Home News Massive overhaul of escalators costs millions

Massive overhaul of escalators costs millions

by Niki Mohrdar April 2, 2013
Massive overhaul of escalators costs millions

Photo by Madelayne Hajek

Concordia University spent roughly $15 million on a project that began in December of 2010 in order to replace the escalators in the Henry F. Hall building including the surrounding architecture as well as the lobby escalators and stairs.

While the project managed to stay approximately $500,000 under budget, repairs are still not complete. The escalators, according to the Georgian Archives, have been breaking down frequently since 1969 and have caused many inconveniences for Concordia students.

“They’re [finicky] at best and there always seems to be at least two broken down,” said 19-year-old Concordia student, Christian Holloway. “I understand that they’re heavily used, but after all the construction on them, it’s become a persistent inconvenience.”

However, university spokesperson Chris Mota points out that these repairs are vital.

“It’s an important project and a major infrastructure upgrade,” said Mota. “It’s something the university has wanted to do for a very long time.”

Documents obtained by The Concordian through an access to information request report that in addition to the $15 million spent on the replacement of the escalators and surrounding architecture, the school has spent roughly $54,046 per year on repairs done by internal employees over the past 12 years, from 2000 to 2012. In addition, the university also spent $35,000 on repairs from external providers and expensed $89,000 towards the cost of employees and providers alone.

From 2005 to 2012, a total of $456,720 has gone toward blanket orders for escalator repairs from service providers. These are orders made between the university and specialized repair experts, who provide specialized services.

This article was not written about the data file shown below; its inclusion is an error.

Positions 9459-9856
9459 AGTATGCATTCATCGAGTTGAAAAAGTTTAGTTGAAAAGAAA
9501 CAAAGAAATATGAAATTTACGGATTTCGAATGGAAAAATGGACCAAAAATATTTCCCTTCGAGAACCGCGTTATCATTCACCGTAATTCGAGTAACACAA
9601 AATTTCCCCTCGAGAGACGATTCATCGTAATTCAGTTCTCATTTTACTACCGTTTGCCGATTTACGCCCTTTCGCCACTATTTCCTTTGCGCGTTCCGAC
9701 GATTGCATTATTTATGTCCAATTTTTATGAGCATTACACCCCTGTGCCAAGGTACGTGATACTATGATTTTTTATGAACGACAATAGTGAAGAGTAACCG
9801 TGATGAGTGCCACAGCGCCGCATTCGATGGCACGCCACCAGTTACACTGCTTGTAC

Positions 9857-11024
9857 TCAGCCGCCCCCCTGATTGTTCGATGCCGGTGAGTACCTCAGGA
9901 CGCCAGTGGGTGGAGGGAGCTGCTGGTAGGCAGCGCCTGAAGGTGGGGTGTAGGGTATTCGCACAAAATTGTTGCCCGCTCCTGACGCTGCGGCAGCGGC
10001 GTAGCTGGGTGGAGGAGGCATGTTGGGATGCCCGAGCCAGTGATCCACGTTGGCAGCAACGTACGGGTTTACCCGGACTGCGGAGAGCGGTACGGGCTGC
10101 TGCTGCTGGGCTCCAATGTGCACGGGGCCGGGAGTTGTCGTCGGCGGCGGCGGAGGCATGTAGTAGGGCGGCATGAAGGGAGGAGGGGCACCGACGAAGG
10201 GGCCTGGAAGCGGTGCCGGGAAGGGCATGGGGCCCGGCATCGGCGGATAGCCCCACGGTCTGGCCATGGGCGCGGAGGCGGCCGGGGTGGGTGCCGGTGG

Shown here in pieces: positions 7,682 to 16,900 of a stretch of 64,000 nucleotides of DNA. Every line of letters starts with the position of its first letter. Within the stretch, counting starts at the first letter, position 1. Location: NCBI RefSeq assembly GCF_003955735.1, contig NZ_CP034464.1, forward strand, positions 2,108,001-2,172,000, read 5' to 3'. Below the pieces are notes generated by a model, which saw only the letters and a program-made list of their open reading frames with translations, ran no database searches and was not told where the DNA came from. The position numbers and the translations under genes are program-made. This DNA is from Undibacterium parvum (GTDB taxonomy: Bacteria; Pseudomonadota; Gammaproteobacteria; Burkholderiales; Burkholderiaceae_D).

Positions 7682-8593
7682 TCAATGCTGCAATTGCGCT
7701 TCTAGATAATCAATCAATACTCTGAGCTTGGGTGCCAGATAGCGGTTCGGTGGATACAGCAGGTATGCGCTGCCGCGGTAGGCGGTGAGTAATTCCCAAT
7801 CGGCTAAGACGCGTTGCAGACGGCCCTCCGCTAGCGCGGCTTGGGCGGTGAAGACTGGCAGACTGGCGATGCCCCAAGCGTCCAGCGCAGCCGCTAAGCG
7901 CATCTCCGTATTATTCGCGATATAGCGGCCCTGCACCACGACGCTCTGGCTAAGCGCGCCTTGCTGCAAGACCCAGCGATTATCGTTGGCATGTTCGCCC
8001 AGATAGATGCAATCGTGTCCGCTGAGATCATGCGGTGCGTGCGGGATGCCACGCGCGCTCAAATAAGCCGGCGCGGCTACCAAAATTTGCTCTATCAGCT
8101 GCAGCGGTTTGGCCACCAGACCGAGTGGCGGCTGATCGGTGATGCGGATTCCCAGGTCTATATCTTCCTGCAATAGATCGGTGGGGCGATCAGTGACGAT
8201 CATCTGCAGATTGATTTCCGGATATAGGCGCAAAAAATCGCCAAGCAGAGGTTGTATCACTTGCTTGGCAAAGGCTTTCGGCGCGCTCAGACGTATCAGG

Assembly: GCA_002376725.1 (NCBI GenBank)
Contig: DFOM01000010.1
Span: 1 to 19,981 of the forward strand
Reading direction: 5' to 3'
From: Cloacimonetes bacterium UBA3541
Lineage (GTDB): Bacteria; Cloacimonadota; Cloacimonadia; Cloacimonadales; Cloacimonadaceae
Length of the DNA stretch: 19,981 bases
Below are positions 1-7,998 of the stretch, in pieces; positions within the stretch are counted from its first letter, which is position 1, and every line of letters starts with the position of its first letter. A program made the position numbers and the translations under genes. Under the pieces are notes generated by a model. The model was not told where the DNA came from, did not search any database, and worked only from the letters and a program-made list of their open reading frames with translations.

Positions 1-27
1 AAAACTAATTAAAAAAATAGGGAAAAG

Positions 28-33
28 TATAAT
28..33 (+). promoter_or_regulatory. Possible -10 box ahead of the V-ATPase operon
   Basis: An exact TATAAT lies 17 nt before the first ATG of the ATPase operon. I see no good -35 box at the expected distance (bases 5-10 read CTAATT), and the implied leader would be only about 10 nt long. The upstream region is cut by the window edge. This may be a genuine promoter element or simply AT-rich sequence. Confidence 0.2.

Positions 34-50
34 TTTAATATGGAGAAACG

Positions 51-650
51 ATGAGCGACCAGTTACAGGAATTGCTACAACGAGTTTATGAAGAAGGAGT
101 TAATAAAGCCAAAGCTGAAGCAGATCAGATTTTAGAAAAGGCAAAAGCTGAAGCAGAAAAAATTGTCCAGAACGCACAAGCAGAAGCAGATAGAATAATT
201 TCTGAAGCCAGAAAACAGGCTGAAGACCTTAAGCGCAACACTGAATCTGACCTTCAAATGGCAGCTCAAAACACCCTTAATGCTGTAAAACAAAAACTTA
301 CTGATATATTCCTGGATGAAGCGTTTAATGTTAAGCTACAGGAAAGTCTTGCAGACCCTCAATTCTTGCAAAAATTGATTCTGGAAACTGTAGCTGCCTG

As of April 2011, the price of these service providers increased to $87,360 annually from the previous expense of $56,400 per year.

These figures account solely for the escalators in the Hall Building. Although escalators are still frequently shutting down, Mota states that this is just last minute tweaking that needs to be done and it will not affect the project’s budget.

“Millions of dollars are being spent and they keep telling us it’s the end of it, yet nothing seems to change,” said second-year psychology student Elizabeth Duong. “It seems like there needs to be more initiative to make a final game plan, we can’t keep filtering money into this forever.”

However, these management concerns are nothing new.

“It’s disappointing that there are millions of dollars being spent on the aesthetics of the university,” said Concordia Student Union Councillor Paul Jerajian. “Especially at a time where academics are having more and more financial difficulty.”

With repairs occurring so frequently, students are expressing concern that these costly projects will continue to be a problem for years to come.

Jane Ellen Wolno, a Concordia alumna is shocked by the school’s inability to complete the project.

“They were broken when I was studying there too,” said Wolno. “That was 25 years ago.”

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